An additional use for the BioTiger™ microorganisms may be found in reference to soil washing processes associated with environmental cleanup or treatment of hydrocarbon-containing tailings. As set forth in U.S. Pat. No. 6,074,558 entitled, “Biochemical Treatment of Bitumen Froth Tailings”, assigned to BHP Minerals International, Inc., and which is incorporated herein by reference, the use of native tar sand hydrocarbon metabolizing microorganisms is disclosed which are used to treat process tailings which are comprised of a sludge of clay, fine sand, water, and bitumen. While the teachings in the '558 patent utilize native bacteria present within the tar sands, it is believed that use of the present microorganism consortium reported herein will offer enhanced recovery and separation of hydrocarbons while producing a reduced volume of waste material. The process described above is also believed effective in treating paraffin additives that may have been introduced to increase the efficiency of the hydrocarbon recovery. Observations to date indicate that the consortium of microorganisms reduce paraffins having additional side chains or aromatic groups attached. It appears that the paraffins are completely degraded since the paraffins do not accumulate as a result of the metabolic degradation of the more complex paraffin containing compounds. Based upon inventor observations, the consortium of microorganisms preferentially degrade fuel components in the following order: naphthalene and methyl-apthalenes, light n-alkanes (paraffins), and then progressively heavier n-alkanes. By reducing the paraffin content within the waste material, contamination caused by water runoff from the waste material can be significantly reduced.
The microorganism consortium is believed amenable to tar sands conditioning and mining because of the biological surfactants and enzymes which are produced and which allow the bitumen contained within the tar sands to be more efficiently separated from the clay and sand solids. One use of the consortium suspension involves direct injection into a tar sands deposit including a partially depleted or non-depleted oil reservoir. The subsequent growth and colonization by the microorganisms renders the tar sands more amenable to processing including recovery by an injection/extraction well or by mining the treated tar sands by substantially separating the bitumen from the sands and clays contained therein.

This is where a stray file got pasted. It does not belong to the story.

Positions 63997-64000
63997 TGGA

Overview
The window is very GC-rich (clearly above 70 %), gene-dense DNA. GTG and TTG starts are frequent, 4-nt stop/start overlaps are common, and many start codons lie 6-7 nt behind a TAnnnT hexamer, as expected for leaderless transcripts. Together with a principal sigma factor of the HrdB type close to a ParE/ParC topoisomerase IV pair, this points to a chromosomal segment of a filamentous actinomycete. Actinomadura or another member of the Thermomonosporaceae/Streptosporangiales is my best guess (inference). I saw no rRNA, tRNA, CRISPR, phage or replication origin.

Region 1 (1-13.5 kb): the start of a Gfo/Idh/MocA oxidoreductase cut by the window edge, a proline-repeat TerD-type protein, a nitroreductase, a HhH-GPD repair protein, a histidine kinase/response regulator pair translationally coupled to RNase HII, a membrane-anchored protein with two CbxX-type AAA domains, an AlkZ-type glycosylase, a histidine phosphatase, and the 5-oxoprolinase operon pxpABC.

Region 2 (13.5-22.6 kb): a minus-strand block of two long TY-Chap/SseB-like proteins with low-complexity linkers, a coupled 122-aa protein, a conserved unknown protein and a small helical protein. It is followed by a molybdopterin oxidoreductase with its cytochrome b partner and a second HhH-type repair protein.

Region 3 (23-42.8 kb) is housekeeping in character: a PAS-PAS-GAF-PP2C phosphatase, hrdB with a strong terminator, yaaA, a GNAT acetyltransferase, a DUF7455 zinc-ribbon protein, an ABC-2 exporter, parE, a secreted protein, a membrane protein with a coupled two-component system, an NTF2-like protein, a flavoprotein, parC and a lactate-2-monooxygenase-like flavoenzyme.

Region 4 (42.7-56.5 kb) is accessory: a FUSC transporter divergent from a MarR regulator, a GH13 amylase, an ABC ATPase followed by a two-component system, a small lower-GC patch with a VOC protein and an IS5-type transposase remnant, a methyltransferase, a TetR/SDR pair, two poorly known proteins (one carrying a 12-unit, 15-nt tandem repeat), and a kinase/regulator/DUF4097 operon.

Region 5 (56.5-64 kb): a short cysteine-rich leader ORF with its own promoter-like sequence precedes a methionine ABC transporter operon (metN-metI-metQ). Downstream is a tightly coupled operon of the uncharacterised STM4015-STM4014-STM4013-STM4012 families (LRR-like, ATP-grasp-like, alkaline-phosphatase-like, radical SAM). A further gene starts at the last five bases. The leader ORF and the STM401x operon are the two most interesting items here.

The consortium of microorganisms is also useful in an above ground tar sands processing step such as that disclosed in the '558 patent and as seen in
U.S. Pat. No. 5,968,349 entitled, “Extraction of Bitumen From Bitumen Froth and Biotreatment of Bitumen Froth Tailings Generated From Tar Sands”, and which is incorporated herein by reference, also describes a process which uses native microorganisms in an extraction and recovery process to produce a bitumen product substantially free of water, solids, precipitated asphaltenes, and bitumen froth tailings. A similar process making use of the consortium of microorganisms described herein in place of or in addition to the indigenous microorganisms is believed to be advantageous. The consortium of microorganisms is believed to have a broader temperature range of activity, has demonstrated efficacy in production of surfactants which bring about desirable separation of aromatic hydrocarbons, and can use the hydrocarbon source as the sole carbon source for metabolism.
As seen in reference to
However, where needed or where beneficial, additional microorganisms from the bioreactor may be introduced to further facilitate the process.